I found this proof on http://jeremykun.com/2012/02/08/busy-beavers-and-the-quest-for-big-numbers/ and have highlighted the part I don't understand in bold.
(BB(n) is defined as the number of steps made by n-state Busy Beavers.)
Theorem: BB(n) is uncomputable. That is, there is no Turing machine that can take as input n and computes BB(n).
Proof: Suppose to the contrary that such a machine existed, and call it T. We will use T to construct a machine which solves the halting problem as follows:
On input < T, w >, a description of a Turing machine and its associated input, we can determine in finite time the number of states that T has (it is encoded in the description of T).
Now simply compute BB(n), where n is the number of states in T, and simulate T on input w, counting its steps as it proceeds. Eventually the simulation of T either halts, or makes more steps than BB(n).
In the former case, we may stop the computation and declare that T halts. In the latter, we know that BB(n) is the maximal number of steps that can occur for any Turing machine with n states that eventually halts. Therefore, if T had not halted on the input w, it must never halt.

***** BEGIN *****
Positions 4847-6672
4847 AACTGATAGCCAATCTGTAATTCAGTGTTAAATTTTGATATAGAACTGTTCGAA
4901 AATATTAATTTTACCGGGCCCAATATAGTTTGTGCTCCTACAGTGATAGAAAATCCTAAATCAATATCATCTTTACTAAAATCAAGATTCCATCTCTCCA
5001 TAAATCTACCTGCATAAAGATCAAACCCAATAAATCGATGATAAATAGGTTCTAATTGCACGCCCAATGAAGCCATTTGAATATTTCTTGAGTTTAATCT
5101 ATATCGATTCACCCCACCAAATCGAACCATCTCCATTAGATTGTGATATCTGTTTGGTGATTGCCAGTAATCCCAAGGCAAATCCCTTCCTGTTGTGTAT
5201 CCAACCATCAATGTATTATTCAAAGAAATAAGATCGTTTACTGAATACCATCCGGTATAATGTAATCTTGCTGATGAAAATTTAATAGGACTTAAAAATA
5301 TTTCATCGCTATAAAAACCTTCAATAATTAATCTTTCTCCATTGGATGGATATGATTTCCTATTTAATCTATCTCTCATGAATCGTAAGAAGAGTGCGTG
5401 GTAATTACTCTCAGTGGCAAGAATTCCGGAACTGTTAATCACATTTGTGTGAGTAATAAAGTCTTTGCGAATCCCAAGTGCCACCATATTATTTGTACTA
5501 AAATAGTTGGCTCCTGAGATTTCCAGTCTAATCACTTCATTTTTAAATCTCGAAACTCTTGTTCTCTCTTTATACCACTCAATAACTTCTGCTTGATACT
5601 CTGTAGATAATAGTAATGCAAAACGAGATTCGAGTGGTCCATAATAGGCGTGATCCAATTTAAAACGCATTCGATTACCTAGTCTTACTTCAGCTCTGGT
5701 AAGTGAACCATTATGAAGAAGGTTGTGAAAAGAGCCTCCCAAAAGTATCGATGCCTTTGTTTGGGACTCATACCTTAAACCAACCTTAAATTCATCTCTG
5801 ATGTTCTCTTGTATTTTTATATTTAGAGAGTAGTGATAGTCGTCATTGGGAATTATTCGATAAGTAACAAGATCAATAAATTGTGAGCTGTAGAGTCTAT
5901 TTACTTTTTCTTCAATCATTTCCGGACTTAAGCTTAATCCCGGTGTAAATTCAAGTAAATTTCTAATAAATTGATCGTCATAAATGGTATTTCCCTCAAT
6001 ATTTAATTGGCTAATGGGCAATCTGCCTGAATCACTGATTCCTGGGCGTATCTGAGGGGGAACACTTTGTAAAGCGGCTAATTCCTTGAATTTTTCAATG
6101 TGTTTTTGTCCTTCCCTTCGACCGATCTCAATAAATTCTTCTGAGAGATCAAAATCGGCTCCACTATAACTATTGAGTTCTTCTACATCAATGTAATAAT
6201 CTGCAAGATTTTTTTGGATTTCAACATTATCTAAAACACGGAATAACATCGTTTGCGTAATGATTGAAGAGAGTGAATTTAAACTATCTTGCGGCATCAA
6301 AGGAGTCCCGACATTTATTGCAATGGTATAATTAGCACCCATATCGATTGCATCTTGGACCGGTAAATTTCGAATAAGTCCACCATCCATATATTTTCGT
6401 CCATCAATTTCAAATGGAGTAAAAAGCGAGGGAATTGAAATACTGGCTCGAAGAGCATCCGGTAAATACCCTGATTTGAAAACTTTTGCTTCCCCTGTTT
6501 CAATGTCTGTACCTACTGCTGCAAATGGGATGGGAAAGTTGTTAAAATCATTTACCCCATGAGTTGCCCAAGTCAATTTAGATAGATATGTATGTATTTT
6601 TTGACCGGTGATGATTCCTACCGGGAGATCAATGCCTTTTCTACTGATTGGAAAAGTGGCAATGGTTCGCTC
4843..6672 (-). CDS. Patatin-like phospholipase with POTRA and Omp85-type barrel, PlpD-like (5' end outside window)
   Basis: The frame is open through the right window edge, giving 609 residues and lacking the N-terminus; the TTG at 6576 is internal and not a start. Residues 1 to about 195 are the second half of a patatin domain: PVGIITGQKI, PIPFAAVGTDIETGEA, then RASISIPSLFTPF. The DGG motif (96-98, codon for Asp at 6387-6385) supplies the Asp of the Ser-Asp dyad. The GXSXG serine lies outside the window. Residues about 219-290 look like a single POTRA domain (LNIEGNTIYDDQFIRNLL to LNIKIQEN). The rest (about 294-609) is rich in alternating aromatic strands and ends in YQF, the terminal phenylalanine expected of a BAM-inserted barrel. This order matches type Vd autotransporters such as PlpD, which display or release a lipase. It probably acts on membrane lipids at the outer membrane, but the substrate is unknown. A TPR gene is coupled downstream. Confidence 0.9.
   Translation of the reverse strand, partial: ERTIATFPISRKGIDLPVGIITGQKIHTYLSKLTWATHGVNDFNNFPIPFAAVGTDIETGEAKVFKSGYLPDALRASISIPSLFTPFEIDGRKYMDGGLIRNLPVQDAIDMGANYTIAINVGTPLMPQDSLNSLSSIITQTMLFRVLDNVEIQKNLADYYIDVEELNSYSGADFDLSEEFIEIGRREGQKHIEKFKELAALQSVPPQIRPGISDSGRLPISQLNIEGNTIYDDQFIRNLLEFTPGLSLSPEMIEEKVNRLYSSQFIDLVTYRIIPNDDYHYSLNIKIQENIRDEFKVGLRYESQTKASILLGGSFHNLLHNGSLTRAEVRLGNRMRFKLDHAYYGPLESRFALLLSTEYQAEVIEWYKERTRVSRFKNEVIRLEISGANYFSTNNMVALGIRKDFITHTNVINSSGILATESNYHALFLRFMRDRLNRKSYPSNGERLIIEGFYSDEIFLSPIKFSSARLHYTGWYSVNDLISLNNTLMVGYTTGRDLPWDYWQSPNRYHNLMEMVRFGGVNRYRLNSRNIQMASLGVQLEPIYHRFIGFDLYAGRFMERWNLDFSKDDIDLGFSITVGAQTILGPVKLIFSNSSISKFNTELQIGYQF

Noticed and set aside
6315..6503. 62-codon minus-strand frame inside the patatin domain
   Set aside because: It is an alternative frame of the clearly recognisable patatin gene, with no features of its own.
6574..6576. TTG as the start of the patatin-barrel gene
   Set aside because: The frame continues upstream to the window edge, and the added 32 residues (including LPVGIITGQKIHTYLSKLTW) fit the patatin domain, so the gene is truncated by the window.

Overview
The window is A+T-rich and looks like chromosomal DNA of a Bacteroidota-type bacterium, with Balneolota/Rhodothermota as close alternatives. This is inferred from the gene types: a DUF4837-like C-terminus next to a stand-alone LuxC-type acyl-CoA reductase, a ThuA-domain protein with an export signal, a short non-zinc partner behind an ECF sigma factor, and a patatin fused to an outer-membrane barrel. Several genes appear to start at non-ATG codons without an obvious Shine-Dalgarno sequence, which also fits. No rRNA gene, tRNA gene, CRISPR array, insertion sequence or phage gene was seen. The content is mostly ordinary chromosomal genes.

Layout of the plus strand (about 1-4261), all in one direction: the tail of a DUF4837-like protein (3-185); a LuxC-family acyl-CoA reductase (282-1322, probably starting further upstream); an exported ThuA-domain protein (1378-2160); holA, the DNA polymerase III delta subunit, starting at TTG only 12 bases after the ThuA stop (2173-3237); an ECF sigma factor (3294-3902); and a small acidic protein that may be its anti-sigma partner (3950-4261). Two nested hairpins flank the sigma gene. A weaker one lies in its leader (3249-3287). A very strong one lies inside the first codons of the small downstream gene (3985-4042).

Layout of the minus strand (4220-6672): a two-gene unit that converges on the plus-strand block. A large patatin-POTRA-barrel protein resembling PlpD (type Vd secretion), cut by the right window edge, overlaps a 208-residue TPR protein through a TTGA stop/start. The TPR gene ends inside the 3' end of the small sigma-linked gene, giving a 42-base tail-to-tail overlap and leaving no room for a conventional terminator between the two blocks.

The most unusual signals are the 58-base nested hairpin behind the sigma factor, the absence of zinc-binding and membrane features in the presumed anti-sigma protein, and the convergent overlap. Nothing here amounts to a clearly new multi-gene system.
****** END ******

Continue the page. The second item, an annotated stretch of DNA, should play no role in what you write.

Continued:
We may stop our computation there, proclaim an infinite loop, and thereby solve the halting problem.
This is a contradiction, so the sequence BB(n) cannot be computable.
If we assume that T can calculate BB(n) for any n, don't we also have to assume that it does halt, and therefore that it will not exceed the steps of BB(n)? (That would also mean that using T to solve the halting problem does not work)